Bluetooth headsets - A tale of hassle


I've used Bluetooth headphones since around 2013. My first pair was this $25 ode to fugliness. It was an around-the-neck style set of 'phones with with on-ear earcups, which didn't cut out external sound; I thought they'd be good for using while biking.

Kinivo BT headphones, apparently a white-label brand whose clones are widely available

Despite the dorky look, the unreliable microphone and a very annoying habit of losing reception at busy intersections, this brand and this style continues to by my most liked type of BT headset. Not the strongest vote of confidence I've ever bestowed, but appropriate given the overall low standards of the BT space.

Surprisingly, the price for this cheapo style of headphones has gone up seemingly every year; variants of the original Kinivo now sell for $40 - $50. Having bought multiple versions of them over the years, I can tell you that they are identical if not worse. There's no BT aptX, not BT 5.0, nothing to reflect the improvements to BT audio quality in the past decade.

Not wanting to pay more for stagnant technology, I decided to look elsewhere. Surely there would be at least one vendor out there that wasn't shilling AirPods ripoffs or grotesquely large over-the-ear headphones that Beats and Skullkandy popularized. I wasn't wrong; I found one....just one though.

JLab Rewind 1 JLab Rewind 2 JLab Rewind 3

The JLab Rewind features a name-befitting retro '80s design. Mercifully, it's minimal and not obtrusive when out and about. You can wear it around your neck when not in use, and it won't chafe under your chin the way headphones with larger earcups do.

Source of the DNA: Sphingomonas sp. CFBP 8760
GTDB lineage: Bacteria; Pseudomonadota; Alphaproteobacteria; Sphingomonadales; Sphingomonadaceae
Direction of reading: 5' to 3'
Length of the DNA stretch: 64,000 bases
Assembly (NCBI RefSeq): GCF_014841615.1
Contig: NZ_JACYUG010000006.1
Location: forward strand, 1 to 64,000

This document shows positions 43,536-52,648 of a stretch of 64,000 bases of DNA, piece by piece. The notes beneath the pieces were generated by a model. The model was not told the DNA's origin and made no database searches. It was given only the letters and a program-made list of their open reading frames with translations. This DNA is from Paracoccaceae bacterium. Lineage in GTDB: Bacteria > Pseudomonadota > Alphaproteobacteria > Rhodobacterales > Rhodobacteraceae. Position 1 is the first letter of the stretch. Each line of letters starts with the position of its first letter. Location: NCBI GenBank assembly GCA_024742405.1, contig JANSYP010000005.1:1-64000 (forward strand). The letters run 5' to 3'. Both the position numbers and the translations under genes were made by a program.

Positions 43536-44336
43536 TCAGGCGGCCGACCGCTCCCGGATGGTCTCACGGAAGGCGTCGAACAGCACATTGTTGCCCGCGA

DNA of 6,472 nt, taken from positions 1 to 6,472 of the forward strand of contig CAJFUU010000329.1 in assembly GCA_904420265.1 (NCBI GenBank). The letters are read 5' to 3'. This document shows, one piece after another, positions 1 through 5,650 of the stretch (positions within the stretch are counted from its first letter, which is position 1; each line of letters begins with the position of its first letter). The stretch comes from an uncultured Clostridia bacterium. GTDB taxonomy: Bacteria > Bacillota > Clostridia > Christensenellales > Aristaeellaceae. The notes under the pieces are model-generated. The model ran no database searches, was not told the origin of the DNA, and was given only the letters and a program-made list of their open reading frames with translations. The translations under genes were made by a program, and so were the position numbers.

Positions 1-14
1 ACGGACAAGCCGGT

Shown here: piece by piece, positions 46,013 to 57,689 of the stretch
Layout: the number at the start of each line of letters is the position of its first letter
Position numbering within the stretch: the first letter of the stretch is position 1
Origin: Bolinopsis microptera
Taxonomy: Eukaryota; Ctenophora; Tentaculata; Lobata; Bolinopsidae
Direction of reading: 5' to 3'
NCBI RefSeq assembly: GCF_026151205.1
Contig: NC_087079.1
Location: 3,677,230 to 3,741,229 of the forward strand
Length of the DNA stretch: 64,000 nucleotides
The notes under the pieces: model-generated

The right side has a Pause/Play button that's extremely handy; unlike the Kinivo however, it doesn't have all the other controls that made it incredibly convenient: we need a PREV/NEXT button too!

On the bad side, the on-ear design really does not block any kind of noise at all. The Kinivo's earpiece design made it look awful when worn, but the faux-leather cushioning delivered far better sound than what I get on the JLab. In fact, I'd go so far as to say that these aren't really suitable for listening to music at all; the bass response is almost non-existent unless you press the band to your ears.

I'd still recommend these if you are primarily listening to spoken audio, such as Zoom, podcasts or TV shows; there are no problems there. But if you aren't obssessive about headphone shapes, portability and comfort, I'd strongly advise you to grab something else.